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Oysters close their shells in response to low-frequency sounds

This behavior, which protects their soft bodies, can be a sign of stress

Peer-Reviewed Publication


Oysters Close Their Shells in Response to Low-frequency Sounds

image: This is an image of electric oyster MolluSCAN eye project. view more 

Credit: Jean-Charles Massabuau

Oysters rapidly close their shells in response to low-frequency sounds characteristic of marine noise pollution, according to a study published October 25, 2017 in the open-access journal PLOS ONE by Jean-Charles Massabuau from University of Bordeaux, France, and colleagues.

Noise pollution is a major problem in the marine environment, yet little is known about its impact on invertebrates. Unknowns include whether invertebrates "hear" -- that is, perceive -- sounds and whether noise pollution can affect what they hear normally.

Massabuau and colleagues investigated the impact of noise on 32 oysters in the laboratory, using a loudspeaker to play sounds under water in a range of frequencies. Behavioral assessments included how many oysters closed their shells as well as how soon and how much they closed them in response to noise. Shell position is an index of welfare in oysters, which keep with their shells wide open when settled but rapidly close them in response to threats or stress.

The researchers found that when acoustic energies were high enough, oysters rapidly closed their shells at sound frequencies between 10 and 1000 hertz. Their maximum sensitivity was at low frequencies (between 10 and to 200 hertz).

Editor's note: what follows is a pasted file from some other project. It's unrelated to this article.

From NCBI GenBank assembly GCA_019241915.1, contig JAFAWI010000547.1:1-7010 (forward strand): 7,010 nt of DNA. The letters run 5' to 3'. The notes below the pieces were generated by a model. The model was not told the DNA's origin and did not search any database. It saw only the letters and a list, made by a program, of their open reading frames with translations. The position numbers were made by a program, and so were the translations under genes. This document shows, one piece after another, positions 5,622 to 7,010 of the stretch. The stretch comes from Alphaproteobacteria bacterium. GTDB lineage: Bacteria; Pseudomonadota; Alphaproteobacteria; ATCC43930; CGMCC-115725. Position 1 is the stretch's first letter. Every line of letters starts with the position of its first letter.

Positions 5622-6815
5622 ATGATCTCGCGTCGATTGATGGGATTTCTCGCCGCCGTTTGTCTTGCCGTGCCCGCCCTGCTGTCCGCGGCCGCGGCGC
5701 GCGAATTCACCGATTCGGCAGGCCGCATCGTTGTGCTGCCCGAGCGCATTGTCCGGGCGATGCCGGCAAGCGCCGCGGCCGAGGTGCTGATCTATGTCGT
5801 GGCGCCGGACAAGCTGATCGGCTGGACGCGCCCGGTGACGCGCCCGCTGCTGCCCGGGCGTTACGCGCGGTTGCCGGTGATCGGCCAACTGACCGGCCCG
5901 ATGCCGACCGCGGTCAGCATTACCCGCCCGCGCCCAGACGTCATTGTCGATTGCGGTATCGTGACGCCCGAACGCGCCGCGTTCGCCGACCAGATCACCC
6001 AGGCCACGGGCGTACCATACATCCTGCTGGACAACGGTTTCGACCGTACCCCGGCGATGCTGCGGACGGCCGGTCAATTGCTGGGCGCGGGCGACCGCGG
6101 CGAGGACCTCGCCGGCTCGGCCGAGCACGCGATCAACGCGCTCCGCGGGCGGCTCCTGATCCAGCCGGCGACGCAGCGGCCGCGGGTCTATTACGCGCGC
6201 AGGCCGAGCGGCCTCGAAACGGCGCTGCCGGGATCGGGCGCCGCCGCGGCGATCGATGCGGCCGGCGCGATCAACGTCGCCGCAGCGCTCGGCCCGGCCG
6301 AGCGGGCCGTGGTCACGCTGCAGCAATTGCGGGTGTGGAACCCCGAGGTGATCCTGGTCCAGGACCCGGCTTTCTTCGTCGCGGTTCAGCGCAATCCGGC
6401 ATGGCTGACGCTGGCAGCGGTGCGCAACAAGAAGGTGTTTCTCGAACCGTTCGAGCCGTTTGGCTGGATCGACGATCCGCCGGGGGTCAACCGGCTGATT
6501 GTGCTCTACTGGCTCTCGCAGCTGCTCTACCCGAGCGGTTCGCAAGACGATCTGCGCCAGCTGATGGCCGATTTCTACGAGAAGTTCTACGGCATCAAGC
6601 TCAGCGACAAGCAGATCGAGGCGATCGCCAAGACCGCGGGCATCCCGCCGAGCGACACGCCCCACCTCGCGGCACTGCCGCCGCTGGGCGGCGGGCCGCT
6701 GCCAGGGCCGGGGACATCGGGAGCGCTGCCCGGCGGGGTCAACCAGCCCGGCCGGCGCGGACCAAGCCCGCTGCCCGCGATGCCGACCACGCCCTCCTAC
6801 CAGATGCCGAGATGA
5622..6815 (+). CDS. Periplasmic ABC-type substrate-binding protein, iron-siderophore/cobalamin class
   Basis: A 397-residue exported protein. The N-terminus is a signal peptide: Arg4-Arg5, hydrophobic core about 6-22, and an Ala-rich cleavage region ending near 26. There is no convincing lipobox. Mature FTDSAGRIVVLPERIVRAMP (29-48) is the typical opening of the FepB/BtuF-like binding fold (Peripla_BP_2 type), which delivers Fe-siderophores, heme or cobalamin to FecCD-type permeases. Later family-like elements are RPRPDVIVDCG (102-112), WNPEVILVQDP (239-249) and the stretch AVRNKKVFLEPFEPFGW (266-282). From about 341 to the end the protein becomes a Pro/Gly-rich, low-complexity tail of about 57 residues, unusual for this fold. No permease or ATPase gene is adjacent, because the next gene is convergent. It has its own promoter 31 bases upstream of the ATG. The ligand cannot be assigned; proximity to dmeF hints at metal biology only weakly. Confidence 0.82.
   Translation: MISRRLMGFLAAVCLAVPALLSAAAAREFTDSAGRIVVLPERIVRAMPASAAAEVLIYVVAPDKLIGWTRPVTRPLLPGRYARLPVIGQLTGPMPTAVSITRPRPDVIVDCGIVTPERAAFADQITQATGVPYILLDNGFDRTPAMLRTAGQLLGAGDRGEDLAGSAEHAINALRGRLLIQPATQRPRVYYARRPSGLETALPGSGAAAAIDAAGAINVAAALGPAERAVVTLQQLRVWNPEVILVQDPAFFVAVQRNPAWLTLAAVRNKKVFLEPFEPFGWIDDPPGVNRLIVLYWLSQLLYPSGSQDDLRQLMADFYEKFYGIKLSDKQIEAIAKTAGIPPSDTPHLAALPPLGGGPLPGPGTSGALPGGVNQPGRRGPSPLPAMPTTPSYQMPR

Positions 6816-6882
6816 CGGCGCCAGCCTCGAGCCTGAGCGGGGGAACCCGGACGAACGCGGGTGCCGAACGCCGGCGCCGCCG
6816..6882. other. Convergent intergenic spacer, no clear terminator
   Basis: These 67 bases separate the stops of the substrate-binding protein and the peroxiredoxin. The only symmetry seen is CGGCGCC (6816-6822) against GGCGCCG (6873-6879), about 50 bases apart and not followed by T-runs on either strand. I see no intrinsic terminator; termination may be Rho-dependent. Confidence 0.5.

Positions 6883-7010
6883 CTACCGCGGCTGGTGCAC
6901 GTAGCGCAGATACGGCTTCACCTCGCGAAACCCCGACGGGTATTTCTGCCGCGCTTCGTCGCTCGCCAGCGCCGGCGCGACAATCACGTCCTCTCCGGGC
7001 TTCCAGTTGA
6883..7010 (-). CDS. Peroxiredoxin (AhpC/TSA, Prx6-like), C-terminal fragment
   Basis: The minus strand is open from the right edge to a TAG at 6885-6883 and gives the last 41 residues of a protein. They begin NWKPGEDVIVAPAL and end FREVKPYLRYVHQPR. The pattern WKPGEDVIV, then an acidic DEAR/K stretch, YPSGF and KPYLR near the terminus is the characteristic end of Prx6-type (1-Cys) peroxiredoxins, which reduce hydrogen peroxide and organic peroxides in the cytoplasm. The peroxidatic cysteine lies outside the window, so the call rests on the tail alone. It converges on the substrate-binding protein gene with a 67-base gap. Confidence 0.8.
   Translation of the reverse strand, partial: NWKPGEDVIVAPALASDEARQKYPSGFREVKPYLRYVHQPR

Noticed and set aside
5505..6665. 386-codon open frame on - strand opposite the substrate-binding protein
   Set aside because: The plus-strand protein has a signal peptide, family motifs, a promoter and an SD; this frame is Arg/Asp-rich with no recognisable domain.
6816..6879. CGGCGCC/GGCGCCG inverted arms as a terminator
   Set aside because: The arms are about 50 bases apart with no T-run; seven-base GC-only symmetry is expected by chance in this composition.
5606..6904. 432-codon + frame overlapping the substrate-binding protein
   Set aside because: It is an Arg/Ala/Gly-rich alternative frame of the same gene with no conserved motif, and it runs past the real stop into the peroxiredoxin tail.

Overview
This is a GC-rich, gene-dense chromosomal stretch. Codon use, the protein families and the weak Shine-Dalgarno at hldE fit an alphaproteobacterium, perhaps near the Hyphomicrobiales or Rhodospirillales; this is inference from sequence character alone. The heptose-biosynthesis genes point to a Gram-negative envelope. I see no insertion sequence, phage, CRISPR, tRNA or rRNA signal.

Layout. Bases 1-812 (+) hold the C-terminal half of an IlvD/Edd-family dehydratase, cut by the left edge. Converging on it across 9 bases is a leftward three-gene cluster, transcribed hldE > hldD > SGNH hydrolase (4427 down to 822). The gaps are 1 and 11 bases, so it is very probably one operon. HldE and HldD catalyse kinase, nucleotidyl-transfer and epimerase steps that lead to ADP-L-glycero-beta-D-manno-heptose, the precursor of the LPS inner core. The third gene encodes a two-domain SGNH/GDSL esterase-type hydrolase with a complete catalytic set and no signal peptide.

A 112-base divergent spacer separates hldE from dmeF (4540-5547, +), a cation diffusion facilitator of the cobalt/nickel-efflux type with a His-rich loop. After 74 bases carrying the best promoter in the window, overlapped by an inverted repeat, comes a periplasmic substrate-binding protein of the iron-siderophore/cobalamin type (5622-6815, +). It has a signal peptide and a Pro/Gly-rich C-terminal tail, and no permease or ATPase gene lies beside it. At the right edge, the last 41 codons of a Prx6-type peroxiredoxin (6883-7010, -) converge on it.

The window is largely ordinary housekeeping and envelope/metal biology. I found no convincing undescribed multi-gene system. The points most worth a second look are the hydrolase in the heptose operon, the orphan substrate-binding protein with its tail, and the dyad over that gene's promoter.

The sounds and vibrations from breaking waves and currents are in the oysters' sensitivity range, and the researchers propose that oysters may "hear" tidal cues that trigger appropriate behavior as the tide rises. In addition, most marine noise pollution is due to cargo boats, and most of the noise from shipping is at low frequencies that oysters "hear" best. Other sources of marine noise pollution also generate low-frequency sounds, including explosions, seismic research, pile driving, wind turbines. All of these noises can thus muddle the normal oyster sound landscape. In contrast, small recreational boats, jet skis, and water bikes produce sounds that are too high for oysters to "hear."

"Noise pollution in the oceans is a growing problem and we have all heard about its impact on whales," Massabuau states. "But the oceans are full of different animal types. What are their sound perception capacities? This paper talks about the sense of hearing in oysters and they can hear a lot from 10-1000 Hz."


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Citation: Charifi M, Sow M, Ciret P, Benomar S, Massabuau J-C (2017) The sense of hearing in the Pacific oyster, Magallana gigas. PLoS ONE 12(10): e0185353.

Funding: M. Charifi was supported by scholarships provided by Campus France within the framework 603 of the Cooperation between MESRSFC (Morocco) and the Embassy of France / Institut 604 Français in Morocco, NEUROMED (7th Programme Framework on Capacity Building In 605 Mediterranean Area) and GDRI de Neurosciences, n°198, CNRS, INSERM (France) and 606 CNRST (Morocco). This work was funded the MolluSCAN eye Project. The funders had no role in study design, data collection and analysis, decision to publish, or preparation of the manuscript.

Competing Interests: The authors have declared that no competing interests exist.

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